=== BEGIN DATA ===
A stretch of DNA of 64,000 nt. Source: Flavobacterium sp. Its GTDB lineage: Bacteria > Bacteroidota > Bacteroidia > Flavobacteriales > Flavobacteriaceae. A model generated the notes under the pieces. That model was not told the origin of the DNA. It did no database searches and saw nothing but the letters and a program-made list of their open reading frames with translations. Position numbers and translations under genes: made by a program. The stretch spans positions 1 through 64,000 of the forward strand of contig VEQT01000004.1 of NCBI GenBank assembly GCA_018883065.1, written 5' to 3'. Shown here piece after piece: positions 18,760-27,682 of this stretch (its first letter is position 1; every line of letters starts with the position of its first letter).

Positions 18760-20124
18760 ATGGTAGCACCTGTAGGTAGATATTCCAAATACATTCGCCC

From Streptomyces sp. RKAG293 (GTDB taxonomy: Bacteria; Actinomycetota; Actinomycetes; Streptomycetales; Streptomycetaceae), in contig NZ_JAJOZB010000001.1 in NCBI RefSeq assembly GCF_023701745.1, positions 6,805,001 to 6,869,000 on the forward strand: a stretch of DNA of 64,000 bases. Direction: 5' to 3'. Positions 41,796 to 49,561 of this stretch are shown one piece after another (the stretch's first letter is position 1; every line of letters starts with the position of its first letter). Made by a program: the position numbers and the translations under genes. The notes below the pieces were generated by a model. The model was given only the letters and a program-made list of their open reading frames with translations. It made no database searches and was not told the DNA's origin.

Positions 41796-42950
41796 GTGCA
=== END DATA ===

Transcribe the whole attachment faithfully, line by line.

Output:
A stretch of DNA of 64,000 nt. Source: Flavobacterium sp. Its GTDB lineage: Bacteria > Bacteroidota > Bacteroidia > Flavobacteriales > Flavobacteriaceae. A model generated the notes under the pieces. That model was not told the origin of the DNA. It did no database searches and saw nothing but the letters and a program-made list of their open reading frames with translations. Position numbers and translations under genes: made by a program. The stretch spans positions 1 through 64,000 of the forward strand of contig VEQT01000004.1 of NCBI GenBank assembly GCA_018883065.1, written 5' to 3'. Shown here piece after piece: positions 18,760-27,682 of this stretch (its first letter is position 1; every line of letters starts with the position of its first letter).

Positions 18760-20124
18760 ATGGTAGCACCTGTAGGTAGATATTCCAAATACATTCGCCC

From Streptomyces sp. RKAG293 (GTDB taxonomy: Bacteria; Actinomycetota; Actinomycetes; Streptomycetales; Streptomycetaceae), in contig NZ_JAJOZB010000001.1 in NCBI RefSeq assembly GCF_023701745.1, positions 6,805,001 to 6,869,000 on the forward strand: a stretch of DNA of 64,000 bases. Direction: 5' to 3'. Positions 41,796 to 49,561 of this stretch are shown one piece after another (the stretch's first letter is position 1; every line of letters starts with the position of its first letter). Made by a program: the position numbers and the translations under genes. The notes below the pieces were generated by a model. The model was given only the letters and a program-made list of their open reading frames with translations. It made no database searches and was not told the DNA's origin.

Positions 41796-42950
41796 GTGCA